What is an Audax Ride? Audax UK have described it as – not a race, not a tour, not a sportive, not a club run. The claim is that Audax rides offer a unique cycling experience, a challenge to suit the various preferences of a variety of solo or group riders. For examples, the most popular rides are 100km (62 miles), the most numerous are the traditional 200km events, and for the few – multi-day events, the longest of which can go up to 3,200km. Something to challenge every level of fitness.
But whatever the distance, the routes are planned by experienced cyclists who want to show off the best of their local areas. So expect plenty of variety – scenic villages and country lanes – and of course a hill or two!
Audax UK was founded in 1976, but the Audax concept and events date back more than 100 years.
A BIT OF AUDAXING’S HISTORY
The first modern Olympics was held in 1896, which include several track events for cyclists, plus a road race which was 2 laps of the runners’ Marathon course (87km). For some reason this cycling road race was not again repeated at the Olympics until 1912.
However in 1897, the year after the first Olympics, some Italian cyclists organised a challenging cycling event over the cart tracks that were the roads of that time. The emphasis of this challenge was not speed but endurance. This being to complete a 200km course within 14 hours – approximately the time between sun rise and sun set. The riders had to be self supporting, carrying their own food, drink, tools and spare parts. They also had to fix any punctures or other repairs unaided. Subsequently these challenging events became known as “Audax” rides – the Latin word meaning bold, or audacious.
There are now several different organisations which co-operate in running Audax events internationally. There have also been many changes to the rules under which Audax events are run. In the UK it is under the umbrella of Audax UK which has a comprehensive web site https://audax.uk/about-audax/new-to-audax/ detailing all that you will need to know about Audax rides and how to enter them.
In this month’s Gazette you will find a couple of write ups about the 100km and 200km versions of the recent Kennet Valley Audax ridden by several Anerley members. These will give you some idea of what Audaxing is all about.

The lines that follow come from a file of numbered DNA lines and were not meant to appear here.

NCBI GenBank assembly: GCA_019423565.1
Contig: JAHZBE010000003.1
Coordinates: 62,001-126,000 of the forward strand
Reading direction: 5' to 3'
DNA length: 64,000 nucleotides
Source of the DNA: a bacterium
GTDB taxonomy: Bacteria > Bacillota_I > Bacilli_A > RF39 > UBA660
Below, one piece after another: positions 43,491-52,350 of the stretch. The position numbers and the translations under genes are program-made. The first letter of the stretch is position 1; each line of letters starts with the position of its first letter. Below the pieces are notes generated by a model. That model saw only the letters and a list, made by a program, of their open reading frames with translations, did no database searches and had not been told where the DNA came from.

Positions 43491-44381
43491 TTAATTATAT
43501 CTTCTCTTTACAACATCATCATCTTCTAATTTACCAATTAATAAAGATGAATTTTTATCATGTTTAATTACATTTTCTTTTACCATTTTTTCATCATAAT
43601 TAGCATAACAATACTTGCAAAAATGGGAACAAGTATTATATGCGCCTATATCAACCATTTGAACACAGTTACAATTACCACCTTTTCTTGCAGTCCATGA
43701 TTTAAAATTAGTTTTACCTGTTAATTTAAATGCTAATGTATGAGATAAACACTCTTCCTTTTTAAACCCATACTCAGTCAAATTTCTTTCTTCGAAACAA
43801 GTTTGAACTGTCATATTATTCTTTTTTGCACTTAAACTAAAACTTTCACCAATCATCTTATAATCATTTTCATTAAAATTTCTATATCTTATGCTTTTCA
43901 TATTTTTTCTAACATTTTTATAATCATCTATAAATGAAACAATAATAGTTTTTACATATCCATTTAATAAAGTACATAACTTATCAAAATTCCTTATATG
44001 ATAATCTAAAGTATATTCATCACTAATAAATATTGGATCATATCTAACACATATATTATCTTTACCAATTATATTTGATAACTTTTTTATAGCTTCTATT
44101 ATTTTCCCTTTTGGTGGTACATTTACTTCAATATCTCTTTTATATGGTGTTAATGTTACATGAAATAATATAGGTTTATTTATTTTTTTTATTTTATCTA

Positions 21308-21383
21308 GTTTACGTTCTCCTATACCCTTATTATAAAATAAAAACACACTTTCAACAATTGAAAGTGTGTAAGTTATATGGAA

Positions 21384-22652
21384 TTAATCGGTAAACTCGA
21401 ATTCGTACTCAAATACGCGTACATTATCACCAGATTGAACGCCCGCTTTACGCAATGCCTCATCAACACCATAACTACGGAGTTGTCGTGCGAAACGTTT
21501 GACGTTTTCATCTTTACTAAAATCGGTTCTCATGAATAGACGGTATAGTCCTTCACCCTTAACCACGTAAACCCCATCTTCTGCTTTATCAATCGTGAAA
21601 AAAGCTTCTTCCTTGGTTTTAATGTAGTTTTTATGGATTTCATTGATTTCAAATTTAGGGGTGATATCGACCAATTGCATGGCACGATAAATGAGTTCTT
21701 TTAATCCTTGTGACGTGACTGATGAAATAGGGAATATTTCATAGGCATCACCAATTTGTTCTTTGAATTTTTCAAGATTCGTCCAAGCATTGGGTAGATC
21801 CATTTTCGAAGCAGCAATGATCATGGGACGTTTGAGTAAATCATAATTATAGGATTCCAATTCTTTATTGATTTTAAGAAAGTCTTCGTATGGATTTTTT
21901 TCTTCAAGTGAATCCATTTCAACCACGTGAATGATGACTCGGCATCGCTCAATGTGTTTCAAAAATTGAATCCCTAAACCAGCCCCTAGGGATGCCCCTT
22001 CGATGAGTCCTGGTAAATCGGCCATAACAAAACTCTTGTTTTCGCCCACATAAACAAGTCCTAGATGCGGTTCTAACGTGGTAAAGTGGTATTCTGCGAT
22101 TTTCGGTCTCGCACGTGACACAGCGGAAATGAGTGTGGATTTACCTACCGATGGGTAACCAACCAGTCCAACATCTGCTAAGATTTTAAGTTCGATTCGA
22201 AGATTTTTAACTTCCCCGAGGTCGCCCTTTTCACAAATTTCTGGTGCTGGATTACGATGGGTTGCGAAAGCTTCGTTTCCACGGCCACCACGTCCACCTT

Not included in the above photo are Karen and Dee Rutter, who being fitter and faster, had the opportunity on their very first Audax, to join up with a more challenging, faster group. This is what Karen had to say:
Yes we both enjoyed it immensely how lucky we were with the weather!! Sadly we didn’t take any photos, we should of done. I’d love to do another Audax Ride, thought it was great fun and btw were there any hills?
Just to reiterate absolutely loved it and look forward to more Audax rides!!
And Dee’s comments:
Thanks for encouraging us all to do the Audax yesterday – it was most enjoyable and nice to ride in different countryside, we saw plenty of wildlife en route, including some pheasants, red kites and a deer but I think the deer sighting was before we actually started the ride! And of course, the perfect weather conditions helped enormously.
Unfortunately I didn’t think to take any photos on the way round, think I was too busy trying to keep up with Karen . . .
Karen and I would also like to do some more of these Audax rides, in fact, I think Karen would have liked to have done the 200 km one yesterday?! Not sure I’m ready for a 200 yet, maybe by next year though, who knows?!
These come in a variety of forms, both mental and physical.
The physical is all about cycling fitness, but with a large and varied selection of rides to choose from, you can choose a long or short ride, and of suitable terrain – hilly or not so hilly. The advertised ride details show the altitude gain in metres for each ride.
Terrain, length of ride, and rider’s fitness will determine the rider’s average speed. The norm is to maintain a minimum average of 15 km/h, and to avoid racing, a max of 30 km/h (roughly 10 and 20 mph). Too slow or too fast and riders can be disqualified. Just remember that the clock does not stop when the rider stops for refreshments, punctures or any other reason.
The mental challenge when I did my first Audaxes, was principally navigation and map reading.
Before Sat Nav the riders had to be able to follow a complex route along minor roads and country lanes, using a map. Now with Garmin/Strava/etc, the organisers are expected to provide a GPS file to download – so much easier to follow, but not as much fun, or testing, as relying on map reading skills!